Acrobat and PDF Conference a Great Success

Coronado Springs Resort, Lake Buena Vista, FL — Despite contending with conference

fatigue, the powerful allure of clear blue Florida skies and the magic of Disney, AGI’s

2004 Acrobat and PDF Conference won me over, and has made a strong showing in its bid

to become a popular PDF event in the calendar. The three distinct, streamed tracks

applied a coherent and logical structure to proceedings with little overlap, and

delegates almost always knew where they should be.

I found the keynote presentation from Pfizer’s Anthony Gazikas particularly

compelling. Gazikas explained the importance of time-to-market and processing costs in

the pharmaceutical industry, and outlined how an optimized PDF workflow stands to

reduce this lag time while resulting in dramatic cost savings.

Later in the day, I had the privilege of presenting with Ted Padova in a session

called ‘Enhancing PDF with Multimedia’, and was impressed that the large audience was

both alert and inquisitive. It really is exciting what can be done with PDF and dynamic

media these days, and we showed off some of the sexier applications of these

technologies after explaining some basics.

My final stop of the conference was the lively ‘Future of PDF’, in which both

audience members and moderator Christopher Smith quizzed an expert panel on the

direction of the PDF file format, its users and uses. For the curious, the panel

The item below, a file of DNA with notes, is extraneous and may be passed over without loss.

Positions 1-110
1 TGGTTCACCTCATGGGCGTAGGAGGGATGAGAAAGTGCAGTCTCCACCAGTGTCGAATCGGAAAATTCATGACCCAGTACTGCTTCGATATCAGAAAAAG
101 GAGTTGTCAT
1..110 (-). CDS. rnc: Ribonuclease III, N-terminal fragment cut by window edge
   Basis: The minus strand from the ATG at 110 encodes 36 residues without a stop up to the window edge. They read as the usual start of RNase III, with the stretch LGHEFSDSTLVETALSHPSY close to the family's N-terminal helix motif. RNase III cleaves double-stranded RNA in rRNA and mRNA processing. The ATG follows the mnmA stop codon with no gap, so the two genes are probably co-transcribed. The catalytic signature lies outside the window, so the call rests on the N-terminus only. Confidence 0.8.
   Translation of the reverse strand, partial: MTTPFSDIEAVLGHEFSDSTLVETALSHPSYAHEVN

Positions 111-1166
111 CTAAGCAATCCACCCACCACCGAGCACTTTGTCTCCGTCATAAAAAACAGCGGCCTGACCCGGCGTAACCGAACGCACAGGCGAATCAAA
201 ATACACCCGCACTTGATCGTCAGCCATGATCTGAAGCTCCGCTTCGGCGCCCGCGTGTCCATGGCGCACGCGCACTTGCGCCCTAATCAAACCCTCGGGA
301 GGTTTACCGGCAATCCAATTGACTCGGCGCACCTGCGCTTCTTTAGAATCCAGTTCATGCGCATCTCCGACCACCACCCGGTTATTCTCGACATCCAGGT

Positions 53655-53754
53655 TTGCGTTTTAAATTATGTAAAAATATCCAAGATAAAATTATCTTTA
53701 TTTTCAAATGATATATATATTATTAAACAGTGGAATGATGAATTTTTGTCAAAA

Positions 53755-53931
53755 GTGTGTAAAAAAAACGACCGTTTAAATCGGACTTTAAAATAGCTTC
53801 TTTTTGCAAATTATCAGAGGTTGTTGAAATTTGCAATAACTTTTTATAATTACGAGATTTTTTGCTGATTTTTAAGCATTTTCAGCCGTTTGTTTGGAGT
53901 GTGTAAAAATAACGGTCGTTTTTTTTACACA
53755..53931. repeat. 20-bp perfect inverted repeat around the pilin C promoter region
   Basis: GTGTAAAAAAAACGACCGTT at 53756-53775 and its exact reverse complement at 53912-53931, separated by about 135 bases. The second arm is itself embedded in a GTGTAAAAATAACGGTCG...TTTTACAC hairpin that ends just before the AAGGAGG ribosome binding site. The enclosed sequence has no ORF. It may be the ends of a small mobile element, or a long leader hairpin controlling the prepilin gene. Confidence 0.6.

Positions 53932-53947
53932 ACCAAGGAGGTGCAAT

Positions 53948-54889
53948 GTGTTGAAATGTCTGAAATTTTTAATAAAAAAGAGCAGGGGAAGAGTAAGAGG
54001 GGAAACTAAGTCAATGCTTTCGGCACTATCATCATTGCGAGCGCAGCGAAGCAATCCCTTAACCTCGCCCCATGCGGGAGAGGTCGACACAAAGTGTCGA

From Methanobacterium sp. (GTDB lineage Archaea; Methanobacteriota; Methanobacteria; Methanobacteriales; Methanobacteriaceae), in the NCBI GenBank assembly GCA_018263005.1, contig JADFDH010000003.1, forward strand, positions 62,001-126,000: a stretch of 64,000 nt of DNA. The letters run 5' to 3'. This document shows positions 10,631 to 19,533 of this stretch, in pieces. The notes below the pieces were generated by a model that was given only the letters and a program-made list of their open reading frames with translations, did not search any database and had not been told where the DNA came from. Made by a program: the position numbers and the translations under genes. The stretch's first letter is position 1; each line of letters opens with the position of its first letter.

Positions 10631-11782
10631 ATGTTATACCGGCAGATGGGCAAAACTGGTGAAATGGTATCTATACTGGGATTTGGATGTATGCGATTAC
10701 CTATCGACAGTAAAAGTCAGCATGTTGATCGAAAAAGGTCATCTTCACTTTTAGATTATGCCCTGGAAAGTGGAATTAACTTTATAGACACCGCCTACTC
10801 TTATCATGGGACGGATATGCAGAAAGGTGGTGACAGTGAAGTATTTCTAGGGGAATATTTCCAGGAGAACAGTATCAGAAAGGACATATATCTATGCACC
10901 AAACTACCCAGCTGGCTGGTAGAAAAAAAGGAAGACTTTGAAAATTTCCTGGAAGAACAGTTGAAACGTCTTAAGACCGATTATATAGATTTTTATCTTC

consisted of the ubiquitous PDF Sage Leonard Rosenthol, Adobe Developer Evangelist Lori

DeFurio and activePDF head Tim Sullivan.

Perhaps not surprisingly, the discussion became quite heated when the topic of

pricing and Adobe’s solutions came up. One anonymous attendee referred to Adobe’s

segmented Acrobat product offering and pricing model as being ‘…Kinda like a crack

deal.’ referring to the escalation in price for each successive layer of functionality.

Ho, ho.

I suppose that Adobe-bashing is nothing new in this kind of public forum, but

Acrobat 6 PDF Bible author Padova tried to put things in perspective: ‘I keep hearing

from people driving $30,000 automobiles to their $300,000 houses to turn on their

$5,000 computers and use their $500 Office software installed on their $200 operating

systems asking, ‘Why can’t I get more free stuff from Adobe?”

Spirited debates, education, and thought-provoking analysis of the industry that
finances the aforementioned cars, houses and computers for we PDF die-hards, Acrobat
and PDF Conference 2004 was a polished show with a structure that engaged its
delegates. Pencil in the sequel for next April, kids!

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About the Author: Dan Shea

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